Economics, Europe, academia and more

From Post-Autistic Economics Review, Arjo Klamer (Erasums), Deirdre McCloskey (UIC), and and Stephen Ziliak (Roosevelt): Is There Life after Samuelson’s Economics? Changing the Textbooks; Edward Fullbrook (UWE): Narrative Pluralism; and should countries aspire to a high score for “economic freedom”? pdf.

A review of The Origin of the History of Science in Classical Antiquity. A review of Eriugena, Berkeley, and the Idealist Tradition. From Kritika & Kontext, no translator can translate equally well. A lot gets lost in translation. Some languages don't translate well. These are just some of the translator's dirty secrets.

From Sign and Sight, the press is a public resource: Philosopher Jürgen Habermas argues for state support for quality newspapers. The intellectual ties that bind: Lisa Jardine on the history of shared intellectual activity between the US and Europe. A tale of scholarly pugilists: An Oxford Blue recognises the pleasure of thumping Cambridge boys in Blue Blood, a film about boxing at Oxford University.

Christian law schools springing up: With an explicitly Christian worldview, these students want to leave their mark on the law. Don’t Be Afraid of Committees: Graduate students have much to learn by getting involved in academic governance. The Closing of the University Commons: Lewis F. Powell and his followers knew that tightening the financial screws on the universities would serve to make the higher education fall into line. Battling Term-Paper Cheats: As more students turn to online paper mills for help, schools are fighting back with their own high-tech methods of detecting cheats. Are they overreacting?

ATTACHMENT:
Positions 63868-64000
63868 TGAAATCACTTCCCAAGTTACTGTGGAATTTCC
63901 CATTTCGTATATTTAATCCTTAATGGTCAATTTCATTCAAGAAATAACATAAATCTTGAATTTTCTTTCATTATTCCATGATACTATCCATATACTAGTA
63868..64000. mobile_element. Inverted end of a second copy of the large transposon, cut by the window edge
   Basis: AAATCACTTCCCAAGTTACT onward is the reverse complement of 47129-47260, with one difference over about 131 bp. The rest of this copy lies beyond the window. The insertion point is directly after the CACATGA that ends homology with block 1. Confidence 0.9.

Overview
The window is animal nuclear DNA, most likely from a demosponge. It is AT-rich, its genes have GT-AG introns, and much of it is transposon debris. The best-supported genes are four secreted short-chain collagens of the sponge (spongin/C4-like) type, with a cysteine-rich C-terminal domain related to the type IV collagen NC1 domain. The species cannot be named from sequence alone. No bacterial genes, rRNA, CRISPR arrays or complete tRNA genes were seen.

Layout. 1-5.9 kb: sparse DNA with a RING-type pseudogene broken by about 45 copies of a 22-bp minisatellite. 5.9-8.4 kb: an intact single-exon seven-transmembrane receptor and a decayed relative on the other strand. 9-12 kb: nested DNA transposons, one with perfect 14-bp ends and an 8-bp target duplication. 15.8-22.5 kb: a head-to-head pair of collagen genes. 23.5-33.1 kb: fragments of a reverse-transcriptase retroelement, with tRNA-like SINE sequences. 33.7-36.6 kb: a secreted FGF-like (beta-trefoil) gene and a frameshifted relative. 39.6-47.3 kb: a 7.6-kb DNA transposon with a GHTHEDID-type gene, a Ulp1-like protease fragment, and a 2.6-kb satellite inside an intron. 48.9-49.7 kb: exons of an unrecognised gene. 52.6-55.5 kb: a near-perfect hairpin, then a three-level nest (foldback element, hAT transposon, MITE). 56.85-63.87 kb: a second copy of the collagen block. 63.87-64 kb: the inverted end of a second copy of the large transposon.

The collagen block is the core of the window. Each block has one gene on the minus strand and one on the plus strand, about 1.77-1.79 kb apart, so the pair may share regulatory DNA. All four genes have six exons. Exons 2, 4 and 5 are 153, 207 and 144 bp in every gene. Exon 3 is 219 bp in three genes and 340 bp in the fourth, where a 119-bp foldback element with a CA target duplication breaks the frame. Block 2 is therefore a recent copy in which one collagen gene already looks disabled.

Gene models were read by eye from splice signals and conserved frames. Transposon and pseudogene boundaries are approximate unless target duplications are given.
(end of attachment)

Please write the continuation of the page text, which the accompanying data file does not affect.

From HNN, an article on rediscovering American conservatism again. From Wired, why famous counterfactual historian Niall Ferguson loves making history with games. A gentlemanly game that became a monster: A review of Why Beauty Is Truth by Ian Stewart.

From Scientific American, Going beyond X and Y: Babies born with mixed sex organs often get immediate surgery. New genetic studies should force a rethinking about sex assignment and gender identity; The Traveler's Dilemma When playing this simple game, people consistently reject the rational choice. In fact, by acting illogically, they end up reaping a larger reward—an outcome that demands a new kind of formal reasoning; a look at 10 animals that may go extinct in the next 10 years; and so what do you make of an idea like Pleistocene rewilding? The man who lost himself: Jeff Ingram rebuilt his life after suffering total amnesia. Then it happened again. The no-frills thrill: How value engineering governs your life more than you know